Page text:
Community Sponsorship Officer
Save the Children in Uganda
February 8, 2019
Schools are a great place for preparing young people academically, however schools can also play a vital role in preparing them to take on life’s challenges and make informed life decisions.
Many children in rural areas of Uganda experience struggles during their adolescence, especially as their bodies begin to change from those of children to those of adults. Information on their growth and development, and especially on sensitive issues like sexuality and puberty, was hard to come by. This is because the conservative local culture shies away from speaking about these issues openly, which has led many adolescents to make regrettable life decisions guided by misinformation.
This is the story of Emmanuel, a 16-year-old boy living in Namayumba, Uganda, with his grandmother and four siblings.
Emmanuel was terrified when his body started to change, as he had no idea what to expect. “I didn’t know what to do and was embarrassed to ask my grandmother about it.” Emmanuel told me.
His friends had said the way to deal with his changing body was to get a girlfriend right away. “This advice left me very confused and worried about what to do… I was not ready to have a girlfriend.” Emmanuel continues.
With so many questions ringing in Emmanuel’s mind, he jumped at the opportunity to participate in a health talk organized by Save the Children one evening at his school. “I learned that actually… it was normal and I didn’t have to be ashamed.” Emmanuel says. He also learned that it would have been wrong for him to start having sex at such a young age, and about the possible negative outcomes which would have followed if listening to the advice of his friends.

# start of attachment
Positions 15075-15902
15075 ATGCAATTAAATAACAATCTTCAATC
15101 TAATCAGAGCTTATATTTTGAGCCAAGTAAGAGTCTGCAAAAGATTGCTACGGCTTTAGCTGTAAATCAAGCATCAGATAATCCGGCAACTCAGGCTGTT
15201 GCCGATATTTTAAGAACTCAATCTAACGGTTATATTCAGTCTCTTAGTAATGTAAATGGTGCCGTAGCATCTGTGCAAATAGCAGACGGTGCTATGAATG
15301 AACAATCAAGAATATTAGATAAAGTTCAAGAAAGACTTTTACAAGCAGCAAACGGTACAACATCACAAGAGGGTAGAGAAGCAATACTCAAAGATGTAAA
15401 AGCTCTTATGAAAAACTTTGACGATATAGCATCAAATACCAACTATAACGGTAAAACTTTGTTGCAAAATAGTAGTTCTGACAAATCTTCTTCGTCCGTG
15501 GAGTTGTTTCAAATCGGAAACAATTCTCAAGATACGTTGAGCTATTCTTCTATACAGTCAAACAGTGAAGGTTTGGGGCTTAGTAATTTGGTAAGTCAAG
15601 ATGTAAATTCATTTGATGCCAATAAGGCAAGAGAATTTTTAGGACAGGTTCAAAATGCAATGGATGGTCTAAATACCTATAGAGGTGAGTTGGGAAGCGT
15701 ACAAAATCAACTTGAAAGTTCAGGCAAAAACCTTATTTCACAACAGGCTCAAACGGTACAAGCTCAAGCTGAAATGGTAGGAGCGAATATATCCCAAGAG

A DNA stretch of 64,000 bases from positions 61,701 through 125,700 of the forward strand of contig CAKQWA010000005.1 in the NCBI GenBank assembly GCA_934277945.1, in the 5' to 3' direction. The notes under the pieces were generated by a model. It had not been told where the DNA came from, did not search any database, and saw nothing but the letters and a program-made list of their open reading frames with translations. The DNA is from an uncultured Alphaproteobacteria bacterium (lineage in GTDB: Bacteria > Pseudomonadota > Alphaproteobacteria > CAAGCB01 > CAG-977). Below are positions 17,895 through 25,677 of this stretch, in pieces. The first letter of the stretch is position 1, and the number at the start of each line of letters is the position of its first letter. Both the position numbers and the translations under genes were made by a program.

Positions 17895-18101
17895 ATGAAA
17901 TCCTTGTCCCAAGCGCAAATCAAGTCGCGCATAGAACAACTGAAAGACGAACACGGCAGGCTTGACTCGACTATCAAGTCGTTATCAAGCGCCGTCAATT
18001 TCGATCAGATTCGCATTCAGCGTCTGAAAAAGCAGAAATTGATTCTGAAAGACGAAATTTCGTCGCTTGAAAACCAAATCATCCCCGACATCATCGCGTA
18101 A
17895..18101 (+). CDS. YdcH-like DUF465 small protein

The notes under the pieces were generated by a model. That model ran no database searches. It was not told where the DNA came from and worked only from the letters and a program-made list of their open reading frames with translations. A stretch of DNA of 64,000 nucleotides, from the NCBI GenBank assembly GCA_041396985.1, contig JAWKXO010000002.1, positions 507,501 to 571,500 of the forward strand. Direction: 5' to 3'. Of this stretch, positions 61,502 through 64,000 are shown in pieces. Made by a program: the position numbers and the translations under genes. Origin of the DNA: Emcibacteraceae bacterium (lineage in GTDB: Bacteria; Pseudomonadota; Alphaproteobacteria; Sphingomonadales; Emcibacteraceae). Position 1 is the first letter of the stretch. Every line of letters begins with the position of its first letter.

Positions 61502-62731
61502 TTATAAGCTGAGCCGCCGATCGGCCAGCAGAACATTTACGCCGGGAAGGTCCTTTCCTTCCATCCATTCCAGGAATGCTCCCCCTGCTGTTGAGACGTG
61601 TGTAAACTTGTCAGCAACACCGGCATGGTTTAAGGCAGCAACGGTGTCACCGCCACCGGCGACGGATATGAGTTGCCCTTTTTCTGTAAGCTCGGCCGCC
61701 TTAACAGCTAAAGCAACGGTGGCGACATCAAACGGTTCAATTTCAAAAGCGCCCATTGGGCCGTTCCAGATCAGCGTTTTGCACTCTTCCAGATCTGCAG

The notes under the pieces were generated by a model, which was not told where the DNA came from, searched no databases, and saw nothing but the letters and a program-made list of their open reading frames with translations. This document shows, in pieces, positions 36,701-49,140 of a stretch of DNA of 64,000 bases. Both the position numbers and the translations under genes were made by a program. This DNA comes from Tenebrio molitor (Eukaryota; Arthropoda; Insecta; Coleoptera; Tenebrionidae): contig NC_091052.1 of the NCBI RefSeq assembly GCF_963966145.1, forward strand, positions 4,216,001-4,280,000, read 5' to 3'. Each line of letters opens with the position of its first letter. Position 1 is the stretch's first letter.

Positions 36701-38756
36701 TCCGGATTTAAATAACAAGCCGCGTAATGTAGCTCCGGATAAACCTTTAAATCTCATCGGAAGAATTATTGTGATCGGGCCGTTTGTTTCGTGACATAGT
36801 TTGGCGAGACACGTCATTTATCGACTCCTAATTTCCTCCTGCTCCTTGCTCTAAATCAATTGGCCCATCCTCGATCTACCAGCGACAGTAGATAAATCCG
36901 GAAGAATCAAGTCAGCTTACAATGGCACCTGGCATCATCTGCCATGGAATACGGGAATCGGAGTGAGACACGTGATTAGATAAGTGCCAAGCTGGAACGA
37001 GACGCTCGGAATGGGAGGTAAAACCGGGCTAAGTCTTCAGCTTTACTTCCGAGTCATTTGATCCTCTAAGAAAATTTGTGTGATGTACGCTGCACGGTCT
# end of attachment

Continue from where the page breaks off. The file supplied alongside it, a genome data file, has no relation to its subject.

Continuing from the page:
Save the Children, through our adolescent development program supported by sponsors, ensures that students like Emmanuel have the right information on reproductive health, and are able to cope with the changes of puberty and make the right decisions in their lives. Thanks to sponsors, we are able to support health workers in visiting schools and organizing health talks with these young people.
The health talks encourage openness and the free flow of accurate and much needed information. Save the Children also helps train health workers in how to deliver youth-friendly services, by communicating with teens in a way that makes them feel comfortable and respected.
Likewise, in these programs children are encouraged to speak to health workers when they face challenges or difficult questions. Adolescents learn about the services that are available for them at health facilities so they are comfortable going there when they need help or guidance. They are also encouraged to share what they have learned with their friends and fellow students, further spreading the good information. In particular for girls, important guidance related to how to manage their menstruation cycle is provided during these health talks. Boys also learn about the different needs of girls and how to respect those differences.
After attending the health talk, Emmanuel was motivated to help his peers confidently approach puberty. Save the Children helped schools establish health clubs, so children could have more learning opportunities as well as a voice, spreading the information they have learned through music and drama at community events for other children and family members.
Emmanuel is grateful to Save the Children for empowering him with knowledge to make great choices for his life. Thank you sponsors, all the way from Uganda!
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